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A Guide to Russian Cuisine

Russian cuisine is known for its diversity and heavy dishes, as well as for its special traditions and festive cooking, and of course, Russia’s famous vodkas.

The main Russian dishes

Russian cuisine is famous for its festive dishes such as smoked sturgeon balyk, sturgeon with horseradish, slightly salted salmon, red, black and pink caviar, pickled and salted mushrooms. But this is, of course, only a small part of Russian cuisine. Other popular and traditional dishes include kasha, a mixture of cereals and porridge, soups such as borsch, pancakes, pirogi pies with different salty fillings, and many dough based dishes. Poultry dishes are quite festive in Russian cuisine. Stews, meat and cabbage are popular daily foods, as well as goulash, an old traditional meat dish.

Bread and other wheat products are also an essential part in the food culture, especially brown bread. Other popular breads include olad’i, which resembles a pancake, shan’gi, white bread rolls, pyshki, tiny doughnuts dating back from Soviet times, baranki, and bubliki, similar to bagels, and kalachi, white baked bread. Russian bread products have a long history along with vodka, which first emerged in the late 1400s.

Vegetable and meat salads are also very popular. Salads are usually heavier than in Western countries, and consisting of potato, carrots, beetroot, and mayonnaise. The most famous salad in Moscow is the Olivie, which gets its name from its inventor, a French chef of the Hermitage restaurant in the 1860s. It is mainly vegetables with mayonnaise and boiled meat or chicken. Everyone has their own variation of the salad.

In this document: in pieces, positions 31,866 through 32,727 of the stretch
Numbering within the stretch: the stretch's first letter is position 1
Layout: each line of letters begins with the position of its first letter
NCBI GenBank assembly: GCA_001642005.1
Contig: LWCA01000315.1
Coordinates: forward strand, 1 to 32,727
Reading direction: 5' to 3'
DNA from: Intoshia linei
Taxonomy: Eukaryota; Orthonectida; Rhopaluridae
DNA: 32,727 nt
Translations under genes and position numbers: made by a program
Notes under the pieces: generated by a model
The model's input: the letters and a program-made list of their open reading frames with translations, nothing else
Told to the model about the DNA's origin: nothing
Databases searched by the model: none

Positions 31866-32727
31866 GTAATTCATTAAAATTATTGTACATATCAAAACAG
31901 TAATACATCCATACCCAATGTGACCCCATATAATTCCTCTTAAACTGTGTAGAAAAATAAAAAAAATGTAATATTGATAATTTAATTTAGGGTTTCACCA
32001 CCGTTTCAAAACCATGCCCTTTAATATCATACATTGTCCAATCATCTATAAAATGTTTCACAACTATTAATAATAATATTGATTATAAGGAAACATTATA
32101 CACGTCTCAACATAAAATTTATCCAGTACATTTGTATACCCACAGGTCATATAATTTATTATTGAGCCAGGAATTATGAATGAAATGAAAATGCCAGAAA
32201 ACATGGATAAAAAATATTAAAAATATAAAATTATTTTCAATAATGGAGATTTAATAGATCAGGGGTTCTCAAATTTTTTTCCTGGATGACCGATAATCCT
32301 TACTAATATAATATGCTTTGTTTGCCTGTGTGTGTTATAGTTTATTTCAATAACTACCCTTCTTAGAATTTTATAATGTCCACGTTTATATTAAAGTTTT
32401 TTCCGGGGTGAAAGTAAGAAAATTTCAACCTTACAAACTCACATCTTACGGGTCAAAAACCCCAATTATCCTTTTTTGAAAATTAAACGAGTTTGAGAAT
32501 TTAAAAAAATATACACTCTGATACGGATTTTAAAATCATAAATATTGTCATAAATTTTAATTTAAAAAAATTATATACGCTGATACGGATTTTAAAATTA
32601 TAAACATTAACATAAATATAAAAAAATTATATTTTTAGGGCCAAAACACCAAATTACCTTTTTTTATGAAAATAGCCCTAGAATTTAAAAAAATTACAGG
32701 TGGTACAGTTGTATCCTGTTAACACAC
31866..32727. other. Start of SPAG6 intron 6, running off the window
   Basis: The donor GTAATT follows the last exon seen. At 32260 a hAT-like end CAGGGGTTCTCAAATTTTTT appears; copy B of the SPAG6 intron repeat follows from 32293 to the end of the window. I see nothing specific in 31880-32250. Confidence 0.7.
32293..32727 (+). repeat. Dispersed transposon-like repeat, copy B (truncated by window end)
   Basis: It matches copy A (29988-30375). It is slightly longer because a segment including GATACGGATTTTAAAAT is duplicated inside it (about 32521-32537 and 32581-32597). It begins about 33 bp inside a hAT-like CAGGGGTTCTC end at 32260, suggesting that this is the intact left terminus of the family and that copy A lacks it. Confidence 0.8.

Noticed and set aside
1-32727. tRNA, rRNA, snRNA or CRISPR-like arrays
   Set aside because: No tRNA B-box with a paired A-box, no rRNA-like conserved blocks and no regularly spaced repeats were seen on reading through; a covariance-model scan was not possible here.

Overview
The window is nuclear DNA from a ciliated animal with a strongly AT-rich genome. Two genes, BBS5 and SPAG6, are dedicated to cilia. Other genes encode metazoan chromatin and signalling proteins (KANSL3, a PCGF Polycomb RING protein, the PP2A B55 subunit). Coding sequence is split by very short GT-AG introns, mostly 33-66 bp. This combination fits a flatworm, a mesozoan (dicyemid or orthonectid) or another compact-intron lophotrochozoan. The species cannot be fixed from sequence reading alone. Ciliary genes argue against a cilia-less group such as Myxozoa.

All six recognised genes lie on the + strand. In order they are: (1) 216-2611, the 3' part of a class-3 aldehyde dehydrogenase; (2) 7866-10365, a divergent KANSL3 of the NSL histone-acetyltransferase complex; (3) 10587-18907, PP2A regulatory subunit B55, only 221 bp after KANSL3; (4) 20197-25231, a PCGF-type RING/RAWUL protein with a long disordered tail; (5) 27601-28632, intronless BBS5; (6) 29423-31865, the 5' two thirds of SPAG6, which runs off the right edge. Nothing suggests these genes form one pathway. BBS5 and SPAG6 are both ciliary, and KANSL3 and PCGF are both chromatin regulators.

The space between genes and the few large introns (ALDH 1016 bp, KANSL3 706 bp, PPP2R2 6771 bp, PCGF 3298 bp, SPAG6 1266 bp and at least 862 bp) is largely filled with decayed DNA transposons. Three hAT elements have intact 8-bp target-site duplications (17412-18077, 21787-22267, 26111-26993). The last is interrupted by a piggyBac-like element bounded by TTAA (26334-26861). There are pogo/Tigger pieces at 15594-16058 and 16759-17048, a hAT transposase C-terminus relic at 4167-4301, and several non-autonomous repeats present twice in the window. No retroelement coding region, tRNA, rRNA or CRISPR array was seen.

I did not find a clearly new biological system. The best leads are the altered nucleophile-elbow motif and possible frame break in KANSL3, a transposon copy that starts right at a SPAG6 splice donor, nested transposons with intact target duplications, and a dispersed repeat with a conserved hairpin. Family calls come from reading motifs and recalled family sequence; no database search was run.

History and the orthodox religion have also had a significant effect on Russian cuisine. Soviet snacks and dishes still remain popular. Orthodox culture also had a big influence on when Russians eat particular dishes or ingredients. There are still special restrictions about food during Lent, when the more devout avoid meat, poultry, and dairy products. Instead, families cook plenty of vegetables in the form of stews and soups. Fish is also an alternative for meat.

This is also the case in restaurants serving Russian cuisine: during Lent, you might see dishes without meat, eggs, and butter. However, they will have traditional fish, vegetable, and mushroom dishes on offer.

Desserts in Russian cuisine

Kissels are popular desserts consisting of sweetened juice thickened with flour.

Kissel generally contains berries or other fruit. It can be thick and jelly-like for consumption with a spoon or it can be drinkable. You can serve it hot or cold, for example on pancakes or with ice cream.

Dishes containing curd are a very popular part of Russian cuisine. One special dish is oladyi, more commonly known as syrkini – cheese cakes with curd, eggs, and flour and then fried in oil.

Pancakes have a special spot in the Russian cuisine as they are a very old tradition. Pancakes were a ritual food, representing the sun in the old pagan traditions.

The pancake week, Maslenitsa, is every spring to celebrate the end of winter.

Vodka is one of the most popular drinks in Russian cuisine, mainly because it is cheap. Drink it cold, very cold. Russians often snack while sipping their vodka.

Tea is also a very popular drink in Russian cuisine. Russians prepare tea with a Samovar, which is a metal container for boiling water. Other popular drinks include Sbiten, a spicy hot drink flavored with wine or honey, and Kvass, a drink usually made from black rye or rye bread.

Russians also drink Mors, which is berry juice, water, and birch tree juice, using extracts from the trees.
Home-made mint Kvass: Kvass is a Russian bread drink and an ingredient in many soups (light kind).

Source: Expatica